JFrog announced the launch of ChartCenter, a free, security-focused central repository of Helm charts for the community.
It's become common practice to use open source languages to code, helping companies iterate and release more quickly in a DevOps world. However, these languages bring some challenges with them, adding complexity and risk. Developers are still wasting time on retrofitting languages to comply with enterprise criteria, according to ActiveState's annual developer survey.
The amount of time spent on programming has dropped almost 20% since last year. More than 61% of respondents spend just four hours or less per day programming — that is, actually doing their job. Developers aren't able to focus efforts on high-value work due to non-coding activities like retrofitting software for security and open source licenses after application software and languages have been built.
Another important finding is that 41% of enterprise IT departments experienced some or many problems ensuring that security is up to date with the latest or most secure version of every package. In addition, 40% experienced some or many problems building new, stable releases that behave the same as old releases.
These statistics speak to the fact that IT departments lack visibility into new security threats and struggle to track code in production for required updates, patches and new vulnerabilities. Development grabs from open source ecosystems, which consist of thousands of third-party packages that may or may not comply with enterprise security and open source license criteria. This, of course, can expose a company to application-level security vulnerabilities.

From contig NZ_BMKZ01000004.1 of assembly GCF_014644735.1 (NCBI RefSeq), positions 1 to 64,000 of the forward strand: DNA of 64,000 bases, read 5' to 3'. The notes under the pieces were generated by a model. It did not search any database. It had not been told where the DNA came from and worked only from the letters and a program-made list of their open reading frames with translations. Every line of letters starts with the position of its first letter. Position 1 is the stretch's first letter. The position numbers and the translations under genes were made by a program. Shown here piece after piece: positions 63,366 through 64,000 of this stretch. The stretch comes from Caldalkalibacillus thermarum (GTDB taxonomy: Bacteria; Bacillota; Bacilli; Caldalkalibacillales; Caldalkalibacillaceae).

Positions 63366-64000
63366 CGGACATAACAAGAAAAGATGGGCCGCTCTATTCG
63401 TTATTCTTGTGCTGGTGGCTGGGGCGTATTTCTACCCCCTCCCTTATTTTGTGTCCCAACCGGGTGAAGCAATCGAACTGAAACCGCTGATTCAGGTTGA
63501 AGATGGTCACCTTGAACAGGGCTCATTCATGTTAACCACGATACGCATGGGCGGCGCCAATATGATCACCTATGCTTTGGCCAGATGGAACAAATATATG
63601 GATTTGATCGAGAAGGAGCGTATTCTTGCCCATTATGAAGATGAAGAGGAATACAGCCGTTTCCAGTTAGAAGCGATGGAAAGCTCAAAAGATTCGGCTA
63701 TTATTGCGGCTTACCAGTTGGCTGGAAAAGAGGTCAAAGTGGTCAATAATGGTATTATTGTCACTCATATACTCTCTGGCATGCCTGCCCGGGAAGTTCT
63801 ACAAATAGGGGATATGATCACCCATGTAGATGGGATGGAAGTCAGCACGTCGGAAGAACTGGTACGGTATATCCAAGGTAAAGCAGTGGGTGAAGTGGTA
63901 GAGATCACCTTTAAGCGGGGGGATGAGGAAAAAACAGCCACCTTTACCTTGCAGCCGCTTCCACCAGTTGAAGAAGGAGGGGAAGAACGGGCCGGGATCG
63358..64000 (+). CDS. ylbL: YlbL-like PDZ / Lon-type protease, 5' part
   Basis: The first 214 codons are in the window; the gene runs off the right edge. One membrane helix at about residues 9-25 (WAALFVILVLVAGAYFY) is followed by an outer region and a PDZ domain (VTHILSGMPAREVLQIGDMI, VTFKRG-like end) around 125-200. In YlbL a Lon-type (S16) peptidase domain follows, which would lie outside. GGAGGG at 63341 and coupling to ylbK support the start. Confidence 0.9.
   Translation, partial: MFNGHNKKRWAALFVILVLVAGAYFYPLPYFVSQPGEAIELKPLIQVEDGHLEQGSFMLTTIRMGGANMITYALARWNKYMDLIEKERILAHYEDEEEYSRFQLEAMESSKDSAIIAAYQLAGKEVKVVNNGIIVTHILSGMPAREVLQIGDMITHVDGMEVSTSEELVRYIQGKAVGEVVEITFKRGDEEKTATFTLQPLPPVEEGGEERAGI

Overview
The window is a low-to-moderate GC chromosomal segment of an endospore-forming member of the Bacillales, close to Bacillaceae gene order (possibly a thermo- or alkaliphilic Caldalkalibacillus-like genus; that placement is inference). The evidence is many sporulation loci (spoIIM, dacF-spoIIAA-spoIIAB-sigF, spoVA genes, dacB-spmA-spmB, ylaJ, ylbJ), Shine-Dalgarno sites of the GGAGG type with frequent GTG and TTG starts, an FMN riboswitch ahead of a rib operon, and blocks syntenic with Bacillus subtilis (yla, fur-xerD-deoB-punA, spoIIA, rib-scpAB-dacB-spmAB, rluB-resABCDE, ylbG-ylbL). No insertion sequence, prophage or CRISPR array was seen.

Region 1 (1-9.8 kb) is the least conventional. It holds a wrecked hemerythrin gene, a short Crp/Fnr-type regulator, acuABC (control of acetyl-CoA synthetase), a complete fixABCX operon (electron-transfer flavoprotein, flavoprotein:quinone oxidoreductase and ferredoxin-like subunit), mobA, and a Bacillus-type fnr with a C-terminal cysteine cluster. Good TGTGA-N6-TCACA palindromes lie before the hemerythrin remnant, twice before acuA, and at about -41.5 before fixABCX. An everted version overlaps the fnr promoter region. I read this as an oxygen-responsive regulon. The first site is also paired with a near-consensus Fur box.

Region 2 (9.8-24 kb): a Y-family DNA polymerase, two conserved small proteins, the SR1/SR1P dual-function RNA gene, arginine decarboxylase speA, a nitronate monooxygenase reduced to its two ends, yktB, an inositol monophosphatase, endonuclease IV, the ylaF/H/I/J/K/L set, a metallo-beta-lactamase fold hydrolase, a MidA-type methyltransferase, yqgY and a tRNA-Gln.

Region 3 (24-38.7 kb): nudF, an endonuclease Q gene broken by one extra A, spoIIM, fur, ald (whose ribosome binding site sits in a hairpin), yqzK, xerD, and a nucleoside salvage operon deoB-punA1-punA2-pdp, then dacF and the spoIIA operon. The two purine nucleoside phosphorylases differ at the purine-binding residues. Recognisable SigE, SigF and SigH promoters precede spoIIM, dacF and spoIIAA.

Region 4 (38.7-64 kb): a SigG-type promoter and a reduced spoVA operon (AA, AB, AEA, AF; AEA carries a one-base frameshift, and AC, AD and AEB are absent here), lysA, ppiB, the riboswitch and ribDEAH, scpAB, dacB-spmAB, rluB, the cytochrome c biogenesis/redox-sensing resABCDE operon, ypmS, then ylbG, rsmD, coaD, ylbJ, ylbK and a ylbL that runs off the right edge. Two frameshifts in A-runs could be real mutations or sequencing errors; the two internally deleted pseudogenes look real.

As for open source languages themselves, popularity and satisfaction aren't always connected. For daily use, developers most often use SQL (80%) — but Python has the highest satisfaction levels: 77% were satisfied or very satisfied with it.
Perhaps its satisfaction is owed to the fact that Python is quite flexible. It began as a scripting solution for sysadmins, then became useful to web development for programmers and is now the driving force behind machine learning. The language's usage continues to grow — developers clearly want to use it. So, to support this usage, organizations need to ensure their developers can do so safely and securely.
And for organizations to effectively decrease the risks and costs of managing open source languages they should implement a systematic and automated workflow: Open Source Language Automation. This workflow can be broken down into four steps:
1. Define Policies
Companies must set organization-wide open source language policies, version controls and triggers.
2. Centralize Dependencies
Track languages and packages across DevOps cycles to assess open source usage and ultimately produce a single source of truth for open source languages.
3. Automate Your Builds
Reduce vulnerabilities and increase application quality by automatically creating builds with a systematic, repeatable build process organization-wide.
4. Deploy and Manage Artifacts
Automatically update all test, stage and production servers with the appropriate and latest open source language builds.
Open source languages provide the flexibility developers are looking for, so they are here to stay in the enterprise. Using the four steps will help your organization continue to iterate quickly, but with greater efficiency and security.
Methodology: ActiveState surveyed 1,250 developers in 88 countries on what they're spending their work hours on and how they are using open source languages. Respondent ages ranged from under 25 to 61+ years, with those in their early 40s making up the largest group at almost 15%. The largest number of responses came from the U.S., Canada and Germany.